Shelton robotics team raising funds for trip to international championship (Slideshow)

Despite their practices being filled with constant laughter and smiles, one seventh grade Shelton robotics team is working hard to prepare for the First Lego League (FLL) World Championship that takes place in St. Louis, Mo., from April 26 to 29.

Before the team can compete against the nearly 1,500 other teams in front of an estimated 65,000 spectators, SIStematic will have to raise money to cover the cost of the trip. According to one of the team’s coaches Michelle Piccolo, the total amount the team needs to raise at this time is unclear, but they’re trying to raise as much as possible before it’s time to leave for the competition.

“We have a little bit of a ways to go,” said Piccolo. “Obviously, with this age group we have to not only worry about funding the trip for the kids, but the parents or coaches as well. We’re trying to cut back the costs as much as we can.”

Piccolo said the team has already received donations from the city, the Board of Education, a sponsor, parents of team members, and friends, as well as a number of donations through a GoFundMe page that is still open to help cover the team’s travel expenses. She added that the team is very appreciative of everyone who has supported them.

After a successful fund-raiser a couple of weeks ago, the team is preparing for its next fund-raiser, which will take place on April 23 at local frozen yogurt shop Berry Chill. A percentage of the price paid for every frozen yogurt purchased that day will be donated toward the team’s travel expenses.

Receiving a push from the city

One of the team’s programmers, Diya Patel said the support the team has received from the community has motivated members to work harder and stay focused on the next level of competition, despite all having such busy schedules.

“It’s motivating, encouraging and inspiring, because we have all of these people all around the state that want to see us compete,” said programmer Ria Dalvi.

Some team members are nervous, but the entire team is excited to have the opportunity to travel to another state and compete at a higher level of competition. The team couldn’t agree on what was more exciting, the opportunity to have their invention patented or the chance to be crowned international champions.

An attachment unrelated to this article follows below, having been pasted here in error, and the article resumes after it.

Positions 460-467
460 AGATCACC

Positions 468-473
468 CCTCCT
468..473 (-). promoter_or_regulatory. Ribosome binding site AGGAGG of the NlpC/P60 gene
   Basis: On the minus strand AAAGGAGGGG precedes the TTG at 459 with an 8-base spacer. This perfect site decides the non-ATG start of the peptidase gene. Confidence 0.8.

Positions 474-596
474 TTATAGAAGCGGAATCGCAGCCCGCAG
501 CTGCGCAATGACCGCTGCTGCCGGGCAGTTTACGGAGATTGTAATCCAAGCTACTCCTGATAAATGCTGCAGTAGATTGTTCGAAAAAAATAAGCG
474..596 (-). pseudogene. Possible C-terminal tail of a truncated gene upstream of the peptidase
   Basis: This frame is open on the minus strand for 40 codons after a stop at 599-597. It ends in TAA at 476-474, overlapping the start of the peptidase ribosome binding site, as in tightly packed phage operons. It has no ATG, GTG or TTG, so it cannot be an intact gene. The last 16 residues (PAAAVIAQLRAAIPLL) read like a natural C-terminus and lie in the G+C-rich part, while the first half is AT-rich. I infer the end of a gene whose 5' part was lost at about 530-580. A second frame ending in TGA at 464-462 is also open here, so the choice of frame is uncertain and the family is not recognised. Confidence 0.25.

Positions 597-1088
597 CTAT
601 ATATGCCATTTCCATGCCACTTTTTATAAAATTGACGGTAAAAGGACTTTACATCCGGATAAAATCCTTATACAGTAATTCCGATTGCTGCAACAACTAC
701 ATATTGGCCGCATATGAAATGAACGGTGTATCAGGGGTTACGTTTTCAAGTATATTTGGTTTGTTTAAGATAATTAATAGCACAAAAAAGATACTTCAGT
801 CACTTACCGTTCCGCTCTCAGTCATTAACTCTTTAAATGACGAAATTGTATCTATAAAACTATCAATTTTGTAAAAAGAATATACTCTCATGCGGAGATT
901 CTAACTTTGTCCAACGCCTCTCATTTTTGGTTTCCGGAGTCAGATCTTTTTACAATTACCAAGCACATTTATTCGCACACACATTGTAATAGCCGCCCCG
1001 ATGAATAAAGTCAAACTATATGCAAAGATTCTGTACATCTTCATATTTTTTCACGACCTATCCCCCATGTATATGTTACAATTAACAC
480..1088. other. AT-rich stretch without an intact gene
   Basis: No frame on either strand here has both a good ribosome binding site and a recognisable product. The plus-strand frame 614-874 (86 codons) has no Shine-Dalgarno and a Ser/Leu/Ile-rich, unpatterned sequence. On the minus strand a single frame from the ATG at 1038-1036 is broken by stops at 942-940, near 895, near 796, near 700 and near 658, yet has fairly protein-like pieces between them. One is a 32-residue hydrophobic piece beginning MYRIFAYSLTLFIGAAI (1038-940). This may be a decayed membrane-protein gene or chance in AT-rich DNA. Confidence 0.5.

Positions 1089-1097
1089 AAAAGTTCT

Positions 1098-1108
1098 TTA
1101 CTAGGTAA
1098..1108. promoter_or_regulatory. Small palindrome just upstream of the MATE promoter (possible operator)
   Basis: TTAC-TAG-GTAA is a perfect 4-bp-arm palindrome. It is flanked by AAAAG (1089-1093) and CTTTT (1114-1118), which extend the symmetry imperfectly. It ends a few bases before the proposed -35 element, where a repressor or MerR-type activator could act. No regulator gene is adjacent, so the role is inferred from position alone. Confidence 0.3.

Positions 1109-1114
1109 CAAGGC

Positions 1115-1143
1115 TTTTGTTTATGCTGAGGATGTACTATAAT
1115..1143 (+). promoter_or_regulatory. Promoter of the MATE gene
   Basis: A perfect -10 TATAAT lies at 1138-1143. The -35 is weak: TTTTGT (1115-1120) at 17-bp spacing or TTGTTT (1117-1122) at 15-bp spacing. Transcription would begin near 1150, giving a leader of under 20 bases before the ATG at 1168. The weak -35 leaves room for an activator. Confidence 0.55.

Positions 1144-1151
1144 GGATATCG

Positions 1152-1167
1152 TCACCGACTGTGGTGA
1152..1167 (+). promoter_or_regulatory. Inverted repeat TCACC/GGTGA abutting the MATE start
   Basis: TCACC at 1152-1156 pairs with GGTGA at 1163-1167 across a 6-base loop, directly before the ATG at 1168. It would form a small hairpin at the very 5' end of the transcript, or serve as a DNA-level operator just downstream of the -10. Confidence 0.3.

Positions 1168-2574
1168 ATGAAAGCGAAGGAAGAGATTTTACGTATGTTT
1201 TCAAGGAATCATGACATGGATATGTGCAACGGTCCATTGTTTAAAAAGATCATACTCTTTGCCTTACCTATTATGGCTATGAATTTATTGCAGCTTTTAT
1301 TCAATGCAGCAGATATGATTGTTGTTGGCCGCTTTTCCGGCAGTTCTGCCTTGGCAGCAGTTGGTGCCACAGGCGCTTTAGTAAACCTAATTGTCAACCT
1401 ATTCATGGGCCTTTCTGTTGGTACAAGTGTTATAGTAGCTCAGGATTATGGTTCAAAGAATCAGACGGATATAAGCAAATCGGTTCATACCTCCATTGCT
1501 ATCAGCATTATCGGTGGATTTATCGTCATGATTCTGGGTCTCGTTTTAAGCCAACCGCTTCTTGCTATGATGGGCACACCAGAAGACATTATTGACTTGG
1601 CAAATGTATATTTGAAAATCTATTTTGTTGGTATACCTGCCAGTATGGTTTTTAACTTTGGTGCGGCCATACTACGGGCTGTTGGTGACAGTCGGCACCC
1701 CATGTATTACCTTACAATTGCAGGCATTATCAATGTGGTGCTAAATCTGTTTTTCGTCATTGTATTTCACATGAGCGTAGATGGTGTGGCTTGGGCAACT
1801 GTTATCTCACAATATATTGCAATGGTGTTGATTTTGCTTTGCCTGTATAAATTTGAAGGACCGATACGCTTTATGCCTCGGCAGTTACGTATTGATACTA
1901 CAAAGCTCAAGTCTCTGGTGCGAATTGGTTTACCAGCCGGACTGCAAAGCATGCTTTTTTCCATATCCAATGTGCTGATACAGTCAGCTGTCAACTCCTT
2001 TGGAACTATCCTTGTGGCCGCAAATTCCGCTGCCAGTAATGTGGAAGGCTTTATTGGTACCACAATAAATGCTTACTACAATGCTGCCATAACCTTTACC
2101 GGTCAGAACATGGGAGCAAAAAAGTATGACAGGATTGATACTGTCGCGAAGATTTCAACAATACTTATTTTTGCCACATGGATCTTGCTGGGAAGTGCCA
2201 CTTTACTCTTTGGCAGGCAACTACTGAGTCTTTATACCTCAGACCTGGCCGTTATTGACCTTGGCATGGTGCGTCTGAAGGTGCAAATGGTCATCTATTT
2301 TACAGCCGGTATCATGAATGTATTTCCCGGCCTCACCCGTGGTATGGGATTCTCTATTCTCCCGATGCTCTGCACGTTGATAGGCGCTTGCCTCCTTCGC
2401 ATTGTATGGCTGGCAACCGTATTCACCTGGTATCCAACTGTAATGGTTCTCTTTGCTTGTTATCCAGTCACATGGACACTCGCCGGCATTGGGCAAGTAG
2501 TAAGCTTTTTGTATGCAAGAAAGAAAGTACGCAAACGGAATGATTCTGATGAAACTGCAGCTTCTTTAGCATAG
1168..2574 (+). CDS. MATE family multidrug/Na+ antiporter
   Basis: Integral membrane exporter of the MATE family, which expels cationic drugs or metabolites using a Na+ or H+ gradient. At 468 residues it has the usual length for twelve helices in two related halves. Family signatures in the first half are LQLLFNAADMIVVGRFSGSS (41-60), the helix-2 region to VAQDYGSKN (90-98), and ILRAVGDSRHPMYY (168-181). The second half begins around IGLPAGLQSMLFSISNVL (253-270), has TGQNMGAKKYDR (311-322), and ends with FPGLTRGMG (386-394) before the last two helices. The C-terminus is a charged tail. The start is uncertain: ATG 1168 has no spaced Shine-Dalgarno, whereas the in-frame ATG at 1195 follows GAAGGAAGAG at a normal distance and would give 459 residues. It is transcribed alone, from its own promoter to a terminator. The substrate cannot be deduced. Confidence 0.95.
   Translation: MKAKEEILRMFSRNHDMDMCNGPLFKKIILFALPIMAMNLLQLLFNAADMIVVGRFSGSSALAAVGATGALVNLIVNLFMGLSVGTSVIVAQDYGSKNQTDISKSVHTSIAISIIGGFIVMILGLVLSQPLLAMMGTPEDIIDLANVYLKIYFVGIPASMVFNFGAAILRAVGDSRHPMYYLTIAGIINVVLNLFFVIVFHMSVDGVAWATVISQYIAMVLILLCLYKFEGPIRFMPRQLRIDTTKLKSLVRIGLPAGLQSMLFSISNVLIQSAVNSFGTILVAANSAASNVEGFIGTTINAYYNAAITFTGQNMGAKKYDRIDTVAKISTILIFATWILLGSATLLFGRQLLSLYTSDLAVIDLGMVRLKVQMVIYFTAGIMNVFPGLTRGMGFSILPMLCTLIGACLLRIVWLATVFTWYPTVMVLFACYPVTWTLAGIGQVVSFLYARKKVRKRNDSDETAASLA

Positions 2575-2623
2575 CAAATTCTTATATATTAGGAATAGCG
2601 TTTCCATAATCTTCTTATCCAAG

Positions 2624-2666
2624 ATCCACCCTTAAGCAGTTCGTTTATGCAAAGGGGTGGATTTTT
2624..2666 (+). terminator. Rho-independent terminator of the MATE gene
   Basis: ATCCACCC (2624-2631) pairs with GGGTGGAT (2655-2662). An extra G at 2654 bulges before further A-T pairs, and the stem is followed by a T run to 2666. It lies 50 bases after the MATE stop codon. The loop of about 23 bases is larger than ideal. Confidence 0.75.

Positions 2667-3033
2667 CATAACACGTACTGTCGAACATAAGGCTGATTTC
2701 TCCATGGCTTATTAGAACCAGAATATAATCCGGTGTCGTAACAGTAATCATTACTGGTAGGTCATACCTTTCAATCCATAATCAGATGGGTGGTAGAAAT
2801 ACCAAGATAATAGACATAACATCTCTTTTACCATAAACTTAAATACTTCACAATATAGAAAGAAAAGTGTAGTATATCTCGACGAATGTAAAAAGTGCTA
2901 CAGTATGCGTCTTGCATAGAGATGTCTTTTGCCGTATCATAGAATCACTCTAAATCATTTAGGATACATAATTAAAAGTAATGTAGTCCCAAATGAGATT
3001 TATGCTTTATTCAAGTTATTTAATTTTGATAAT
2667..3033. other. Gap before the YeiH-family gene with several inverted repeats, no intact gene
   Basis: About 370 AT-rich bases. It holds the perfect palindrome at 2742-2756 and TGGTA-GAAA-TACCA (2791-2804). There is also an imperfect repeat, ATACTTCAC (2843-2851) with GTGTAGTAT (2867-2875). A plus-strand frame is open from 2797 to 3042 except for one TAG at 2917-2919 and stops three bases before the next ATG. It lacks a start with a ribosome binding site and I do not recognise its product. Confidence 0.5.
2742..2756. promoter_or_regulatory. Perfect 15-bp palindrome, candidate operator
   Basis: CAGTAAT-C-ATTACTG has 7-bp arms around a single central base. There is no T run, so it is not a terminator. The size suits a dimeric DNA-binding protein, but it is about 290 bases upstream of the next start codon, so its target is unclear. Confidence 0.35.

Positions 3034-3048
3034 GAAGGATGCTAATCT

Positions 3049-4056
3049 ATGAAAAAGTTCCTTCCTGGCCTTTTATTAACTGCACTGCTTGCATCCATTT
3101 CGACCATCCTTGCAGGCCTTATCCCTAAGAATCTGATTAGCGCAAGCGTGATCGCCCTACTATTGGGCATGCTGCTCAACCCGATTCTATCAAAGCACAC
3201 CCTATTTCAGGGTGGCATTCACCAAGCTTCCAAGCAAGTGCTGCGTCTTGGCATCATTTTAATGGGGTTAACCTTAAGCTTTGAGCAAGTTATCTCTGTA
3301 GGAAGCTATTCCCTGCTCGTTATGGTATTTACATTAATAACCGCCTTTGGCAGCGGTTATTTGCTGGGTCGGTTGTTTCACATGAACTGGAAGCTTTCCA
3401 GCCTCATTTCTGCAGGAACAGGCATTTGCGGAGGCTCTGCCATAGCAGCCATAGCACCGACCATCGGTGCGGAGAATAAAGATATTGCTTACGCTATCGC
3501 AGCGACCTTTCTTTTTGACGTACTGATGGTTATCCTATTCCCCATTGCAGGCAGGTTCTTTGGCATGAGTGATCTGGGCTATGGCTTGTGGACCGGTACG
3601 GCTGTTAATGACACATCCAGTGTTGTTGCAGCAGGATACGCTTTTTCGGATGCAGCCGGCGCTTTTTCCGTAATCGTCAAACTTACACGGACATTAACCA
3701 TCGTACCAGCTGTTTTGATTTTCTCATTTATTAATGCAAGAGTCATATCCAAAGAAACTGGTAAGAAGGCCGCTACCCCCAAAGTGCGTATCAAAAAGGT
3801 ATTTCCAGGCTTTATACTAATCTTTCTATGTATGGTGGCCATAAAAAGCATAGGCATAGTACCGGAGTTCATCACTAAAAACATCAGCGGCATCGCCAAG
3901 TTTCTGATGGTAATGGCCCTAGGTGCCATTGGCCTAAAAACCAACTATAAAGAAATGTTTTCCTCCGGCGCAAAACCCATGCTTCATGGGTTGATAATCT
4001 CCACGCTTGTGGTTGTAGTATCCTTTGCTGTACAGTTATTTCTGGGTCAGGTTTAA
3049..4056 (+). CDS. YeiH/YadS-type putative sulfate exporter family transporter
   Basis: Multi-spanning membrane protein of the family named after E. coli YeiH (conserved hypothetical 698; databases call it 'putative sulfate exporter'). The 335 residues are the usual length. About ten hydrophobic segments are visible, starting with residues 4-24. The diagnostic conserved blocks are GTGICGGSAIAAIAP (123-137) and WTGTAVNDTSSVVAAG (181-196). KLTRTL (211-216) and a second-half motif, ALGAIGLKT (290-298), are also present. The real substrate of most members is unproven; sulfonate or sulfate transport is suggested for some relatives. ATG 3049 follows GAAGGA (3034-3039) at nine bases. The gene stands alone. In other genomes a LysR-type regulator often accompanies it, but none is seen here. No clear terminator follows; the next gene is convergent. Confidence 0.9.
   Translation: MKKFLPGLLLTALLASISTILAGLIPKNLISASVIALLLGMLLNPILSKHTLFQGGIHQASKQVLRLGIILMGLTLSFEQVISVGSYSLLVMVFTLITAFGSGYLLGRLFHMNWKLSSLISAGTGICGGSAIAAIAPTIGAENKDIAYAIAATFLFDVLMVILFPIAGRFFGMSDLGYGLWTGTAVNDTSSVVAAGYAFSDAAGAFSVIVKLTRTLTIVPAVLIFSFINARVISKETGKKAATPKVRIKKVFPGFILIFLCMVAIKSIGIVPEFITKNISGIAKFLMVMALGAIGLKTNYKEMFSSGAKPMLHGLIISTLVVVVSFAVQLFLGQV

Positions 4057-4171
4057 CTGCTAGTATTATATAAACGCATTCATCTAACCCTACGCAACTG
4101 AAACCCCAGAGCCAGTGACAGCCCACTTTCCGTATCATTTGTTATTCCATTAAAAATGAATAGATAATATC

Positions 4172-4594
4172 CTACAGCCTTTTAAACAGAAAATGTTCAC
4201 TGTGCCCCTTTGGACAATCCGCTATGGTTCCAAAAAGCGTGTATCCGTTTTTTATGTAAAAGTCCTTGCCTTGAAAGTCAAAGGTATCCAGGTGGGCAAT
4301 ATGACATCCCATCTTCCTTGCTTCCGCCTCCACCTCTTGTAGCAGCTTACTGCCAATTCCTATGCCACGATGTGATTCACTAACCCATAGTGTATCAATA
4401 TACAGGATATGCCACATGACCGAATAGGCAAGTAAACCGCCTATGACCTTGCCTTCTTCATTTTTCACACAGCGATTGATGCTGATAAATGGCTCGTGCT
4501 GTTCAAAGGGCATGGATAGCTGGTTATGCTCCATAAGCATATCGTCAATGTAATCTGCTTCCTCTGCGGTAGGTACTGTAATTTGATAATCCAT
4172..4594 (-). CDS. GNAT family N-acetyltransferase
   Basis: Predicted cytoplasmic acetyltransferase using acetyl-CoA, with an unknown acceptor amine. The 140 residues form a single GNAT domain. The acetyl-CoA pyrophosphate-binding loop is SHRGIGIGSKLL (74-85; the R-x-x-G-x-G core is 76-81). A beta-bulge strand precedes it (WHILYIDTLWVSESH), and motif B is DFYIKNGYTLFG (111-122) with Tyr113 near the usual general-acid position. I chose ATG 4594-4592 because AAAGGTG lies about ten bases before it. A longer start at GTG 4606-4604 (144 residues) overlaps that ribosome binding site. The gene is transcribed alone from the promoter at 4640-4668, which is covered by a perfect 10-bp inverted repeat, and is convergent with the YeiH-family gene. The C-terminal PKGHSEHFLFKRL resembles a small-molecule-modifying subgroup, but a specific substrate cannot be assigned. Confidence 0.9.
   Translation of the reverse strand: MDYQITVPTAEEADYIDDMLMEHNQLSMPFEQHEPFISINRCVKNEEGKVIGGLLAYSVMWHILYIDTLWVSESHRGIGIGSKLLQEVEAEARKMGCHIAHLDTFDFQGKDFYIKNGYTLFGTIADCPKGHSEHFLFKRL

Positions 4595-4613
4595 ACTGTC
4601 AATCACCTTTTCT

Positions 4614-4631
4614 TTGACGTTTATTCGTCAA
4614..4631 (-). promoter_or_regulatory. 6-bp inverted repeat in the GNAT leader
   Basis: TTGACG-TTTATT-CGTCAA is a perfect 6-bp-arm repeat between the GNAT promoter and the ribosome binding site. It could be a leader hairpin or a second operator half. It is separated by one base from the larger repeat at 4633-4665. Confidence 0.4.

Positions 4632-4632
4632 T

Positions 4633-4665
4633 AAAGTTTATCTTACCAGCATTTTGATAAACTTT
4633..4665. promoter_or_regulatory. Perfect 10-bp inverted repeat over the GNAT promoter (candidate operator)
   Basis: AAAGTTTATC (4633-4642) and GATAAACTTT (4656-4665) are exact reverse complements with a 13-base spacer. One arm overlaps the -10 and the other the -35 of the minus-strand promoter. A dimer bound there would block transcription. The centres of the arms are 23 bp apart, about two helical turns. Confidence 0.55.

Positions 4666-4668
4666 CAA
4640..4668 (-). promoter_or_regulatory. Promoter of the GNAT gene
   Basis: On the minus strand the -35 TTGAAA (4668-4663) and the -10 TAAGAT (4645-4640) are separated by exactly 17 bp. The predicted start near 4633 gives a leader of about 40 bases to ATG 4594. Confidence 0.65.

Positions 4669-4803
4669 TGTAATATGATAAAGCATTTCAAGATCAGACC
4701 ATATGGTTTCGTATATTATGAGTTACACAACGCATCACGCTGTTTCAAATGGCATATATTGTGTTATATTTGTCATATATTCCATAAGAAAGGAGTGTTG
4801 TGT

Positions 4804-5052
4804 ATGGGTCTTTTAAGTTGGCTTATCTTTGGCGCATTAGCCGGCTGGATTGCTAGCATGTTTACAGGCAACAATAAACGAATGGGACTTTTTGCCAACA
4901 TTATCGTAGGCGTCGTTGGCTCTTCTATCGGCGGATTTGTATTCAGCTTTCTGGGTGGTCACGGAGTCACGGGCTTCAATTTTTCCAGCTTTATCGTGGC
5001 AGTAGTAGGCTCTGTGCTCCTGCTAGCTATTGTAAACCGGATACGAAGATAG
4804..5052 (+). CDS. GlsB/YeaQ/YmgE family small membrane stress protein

One thing they could agree on is that they still have a lot of work to do before achieving either or both of those milestones.

One of the team’s builders and project researcher, Connor Dapp, said he’s excited for the competition but has his eyes on having the team’s “Aluminecho Net” patented.

The FLL championships have three components — addressing a global issue, building a robot that is made of Legos, and displaying “core values” — and competing teams are judged in each of the three areas.  

SIStematic decided that its global issue would be “by-catch,” or the act of capturing a marine creature while fishing commercially. The team focused specifically on the by-catch of dolphins and created the Aluminecho Net in an effort to address the issue.

“Not many people have a patented idea, and I think that’s pretty awesome,” said Dapp.

Patel agreed.

“It’s exciting to have an idea that could potentially change the world and save dolphins,” said Patel.

Fine tuning and adjustments

With much work to do and not much time before the championships, SIStematic is scrambling to practice its presentation skills as much as possible.

FLL mentor Laurie Vogl attends the team’s practices to help members refine their ability to convey their core values to judges. Vogl and her husband have been mentors for years.

The team practiced answering presentation questions and clearly communicating the process of developing their project/invention. They’re also rebuilding their entire robot from scratch, rewriting their entire skit and redesigning their board.

Some team members recently visited the Plumb Memorial Library and had the opportunity to show their project to children and some adults.

“It was cool experience,” said Dapp. “I remember one kid in particular that was so fascinated with how we built our robot with Legos. He was the one that we all thought could potentially be into robotics when he gets older.”

The team works long days but members know they have to put in extra hours if they want to compete against the “best of the best” at the international level of competition.

SIStematic team members all attributed a portion of their success to their parents.

The team’s second programmer, Ria Dalvi, said the team couldn’t have been as successful as it has without the help of the parents.

“Almost all of our parents help out,” said Dalvi. “They’re usually here with us, help us with our boards, with the robot, and drive us here, too, which is important.”

Life lessons learned

As much as the team wants to finish the season as international champion, during the discussion of their core values members all agreed that the experience is not about “what you win, it’s about what you learn.”

The team also emphasized the importance of working together efficiently.

“Teamwork is probably one of the most important life lessons we’ll ever need to learn,” said Dapp.

People who would like to donate to the team and its journey to the international championship may visit the team’s GoFundMe account,